As I just previously said, we have a target of addressing 250 households every year, and we work with our local housing organizations to address any inadequacies, whether there are repairs, maintenance, as well as suitability and any issues that do come up. I know because I get those questions from Members almost on a daily basis. At this point, I think we are addressing the affordability, adequacy, and suitability problem. Being in the Legislative Assembly for the last two terms, the last eight years, I think we have made a very big impact on addressing core needs across the Northwest Territories, and that is not just me. It's the previous Ministers responsible for housing as well as getting questions from Members to address this. So, at this point, I want to say that I do believe that we are doing the best job that we can and we are addressing that issue.

Question 804-18(3): Housing Core Need August 14th, 2019

The Member and I had a discussion around this, and, you know, it can be a little bit complex in terms of what core need is. However, the definition of "core need" is a federal standard, and it is used by all jurisdictions right across Canada. The core needs survey does allow us to look at the number of households affected by each area, and, while the definition of "core need" includes affordability, the majority of our program is used to address adequacy as well as suitability, and that was the exact conversation that I had with the Member earlier today. That is something that needs to be addressed more, not only within the territorial government, but I think it's something that needs to have a bigger discussion with the federal government and our municipal leadership or territorial leadership.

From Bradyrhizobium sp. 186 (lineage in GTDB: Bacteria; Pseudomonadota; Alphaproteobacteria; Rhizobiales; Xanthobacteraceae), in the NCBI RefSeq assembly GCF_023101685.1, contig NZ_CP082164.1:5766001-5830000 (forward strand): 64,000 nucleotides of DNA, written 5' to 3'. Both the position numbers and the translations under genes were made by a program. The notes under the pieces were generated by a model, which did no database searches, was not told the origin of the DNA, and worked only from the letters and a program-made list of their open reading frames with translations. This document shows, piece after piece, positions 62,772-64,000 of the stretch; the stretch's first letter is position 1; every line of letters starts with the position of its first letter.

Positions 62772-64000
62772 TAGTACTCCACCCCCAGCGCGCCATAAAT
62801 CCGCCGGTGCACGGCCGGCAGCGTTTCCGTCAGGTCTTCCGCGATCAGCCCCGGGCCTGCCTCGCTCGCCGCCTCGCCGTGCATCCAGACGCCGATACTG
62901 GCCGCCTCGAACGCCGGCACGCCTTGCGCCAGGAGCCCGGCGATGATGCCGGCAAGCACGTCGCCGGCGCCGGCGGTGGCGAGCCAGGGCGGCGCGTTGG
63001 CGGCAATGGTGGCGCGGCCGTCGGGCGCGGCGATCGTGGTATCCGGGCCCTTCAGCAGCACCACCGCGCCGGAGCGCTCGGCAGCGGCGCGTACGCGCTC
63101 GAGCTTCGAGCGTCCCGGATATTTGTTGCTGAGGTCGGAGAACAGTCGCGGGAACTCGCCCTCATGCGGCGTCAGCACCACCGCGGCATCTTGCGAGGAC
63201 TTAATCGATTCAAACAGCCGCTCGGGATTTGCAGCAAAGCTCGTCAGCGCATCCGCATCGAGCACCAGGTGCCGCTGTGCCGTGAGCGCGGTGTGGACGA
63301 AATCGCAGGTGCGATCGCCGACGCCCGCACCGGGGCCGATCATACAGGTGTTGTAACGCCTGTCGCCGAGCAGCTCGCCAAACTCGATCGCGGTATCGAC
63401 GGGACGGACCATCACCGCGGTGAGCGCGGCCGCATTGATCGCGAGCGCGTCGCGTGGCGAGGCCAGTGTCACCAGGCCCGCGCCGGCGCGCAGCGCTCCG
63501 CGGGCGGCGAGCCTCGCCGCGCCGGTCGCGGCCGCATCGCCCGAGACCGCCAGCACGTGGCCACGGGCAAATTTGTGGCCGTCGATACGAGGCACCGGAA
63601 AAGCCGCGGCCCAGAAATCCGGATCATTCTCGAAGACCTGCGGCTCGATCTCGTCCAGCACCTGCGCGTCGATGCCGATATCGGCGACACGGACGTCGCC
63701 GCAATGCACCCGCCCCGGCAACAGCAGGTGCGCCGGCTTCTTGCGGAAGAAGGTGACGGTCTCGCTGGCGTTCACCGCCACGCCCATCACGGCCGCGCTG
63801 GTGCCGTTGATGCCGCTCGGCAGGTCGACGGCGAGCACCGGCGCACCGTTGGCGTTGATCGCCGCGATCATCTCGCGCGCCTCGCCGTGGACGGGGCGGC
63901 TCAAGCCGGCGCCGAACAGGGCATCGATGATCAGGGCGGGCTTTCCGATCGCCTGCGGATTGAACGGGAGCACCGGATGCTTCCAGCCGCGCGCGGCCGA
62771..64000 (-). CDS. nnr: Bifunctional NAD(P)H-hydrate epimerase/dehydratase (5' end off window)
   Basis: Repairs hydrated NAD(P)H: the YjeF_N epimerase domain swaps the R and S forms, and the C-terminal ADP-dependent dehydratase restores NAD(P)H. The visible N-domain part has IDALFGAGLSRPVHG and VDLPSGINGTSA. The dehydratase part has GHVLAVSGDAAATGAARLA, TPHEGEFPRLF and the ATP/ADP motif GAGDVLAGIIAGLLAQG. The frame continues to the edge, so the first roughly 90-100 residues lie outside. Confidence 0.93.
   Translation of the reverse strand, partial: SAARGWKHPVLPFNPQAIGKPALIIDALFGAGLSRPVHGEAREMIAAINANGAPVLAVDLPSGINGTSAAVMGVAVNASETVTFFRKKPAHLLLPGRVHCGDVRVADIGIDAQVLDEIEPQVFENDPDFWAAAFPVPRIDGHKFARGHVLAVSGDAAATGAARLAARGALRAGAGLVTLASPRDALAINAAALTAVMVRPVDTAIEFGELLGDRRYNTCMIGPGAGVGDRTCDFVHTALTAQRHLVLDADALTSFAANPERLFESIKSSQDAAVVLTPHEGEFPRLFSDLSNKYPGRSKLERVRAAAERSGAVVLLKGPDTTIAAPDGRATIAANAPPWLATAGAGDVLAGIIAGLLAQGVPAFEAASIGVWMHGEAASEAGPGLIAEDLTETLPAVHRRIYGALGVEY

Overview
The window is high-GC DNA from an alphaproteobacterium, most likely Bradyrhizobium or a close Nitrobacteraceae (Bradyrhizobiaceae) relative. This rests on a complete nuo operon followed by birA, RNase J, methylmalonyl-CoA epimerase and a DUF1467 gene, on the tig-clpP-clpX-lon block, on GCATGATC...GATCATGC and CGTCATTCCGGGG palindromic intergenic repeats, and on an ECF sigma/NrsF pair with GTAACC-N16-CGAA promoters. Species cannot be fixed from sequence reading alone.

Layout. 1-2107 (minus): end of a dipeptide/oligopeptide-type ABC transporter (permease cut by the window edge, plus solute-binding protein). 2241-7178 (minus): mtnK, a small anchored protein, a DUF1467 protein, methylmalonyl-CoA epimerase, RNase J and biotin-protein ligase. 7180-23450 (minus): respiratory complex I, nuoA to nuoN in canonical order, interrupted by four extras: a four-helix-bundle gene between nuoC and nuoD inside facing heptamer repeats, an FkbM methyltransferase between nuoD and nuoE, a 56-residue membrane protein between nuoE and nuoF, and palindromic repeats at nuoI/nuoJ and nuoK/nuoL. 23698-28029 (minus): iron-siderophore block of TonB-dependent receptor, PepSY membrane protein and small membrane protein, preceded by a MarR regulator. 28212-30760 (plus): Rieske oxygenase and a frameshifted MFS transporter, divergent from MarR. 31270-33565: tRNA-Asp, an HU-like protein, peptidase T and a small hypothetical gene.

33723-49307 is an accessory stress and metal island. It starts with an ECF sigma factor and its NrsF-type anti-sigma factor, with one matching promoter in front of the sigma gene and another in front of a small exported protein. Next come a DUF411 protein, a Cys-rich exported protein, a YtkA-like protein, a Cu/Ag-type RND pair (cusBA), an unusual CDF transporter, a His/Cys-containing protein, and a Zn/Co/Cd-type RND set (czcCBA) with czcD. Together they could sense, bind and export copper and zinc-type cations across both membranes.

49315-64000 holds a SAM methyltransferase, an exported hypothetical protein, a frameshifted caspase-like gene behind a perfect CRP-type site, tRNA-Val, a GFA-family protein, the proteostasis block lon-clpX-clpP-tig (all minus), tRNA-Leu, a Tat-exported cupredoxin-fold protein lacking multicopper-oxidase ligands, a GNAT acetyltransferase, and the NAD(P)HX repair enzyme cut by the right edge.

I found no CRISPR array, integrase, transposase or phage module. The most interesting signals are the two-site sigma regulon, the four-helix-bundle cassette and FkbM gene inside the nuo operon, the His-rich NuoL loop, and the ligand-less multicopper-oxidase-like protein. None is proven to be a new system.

Question 804-18(3): Housing Core Need August 14th, 2019

Thank you, Mr. Speaker. When the Member did make his statement, I was waiting for some questions earlier this week. I want to let the Member know and all Members that have an interest in housing, which is every Member in this building, that the NWT Bureau of Statistics has been conducting the 2019 core needs survey, and it should be ready for release in November of this year. In the past, I have given updates in how we are addressing the core need with various programs. Looking at the target of 250 per year, I can share with committee and I can share with Members that I believe we are exceeding that, and we can show how we are doing that through the various programs that we are conducting.

Question 802-18(3): Government of the Northwest Territories Funding Support for the NWT SPCA August 14th, 2019

I think it comes to the responsibility of all parties involved. I know the Member asked me questions in an earlier session, and I did say the responsibility also falls on the municipalities and the hamlets. We need all leadership. We need the NGOs as well as ourselves as a government providing this kind of funding to work together to see how we can find that type of funding to address the issue. If anything, I will commit to the Member that we will have those discussions.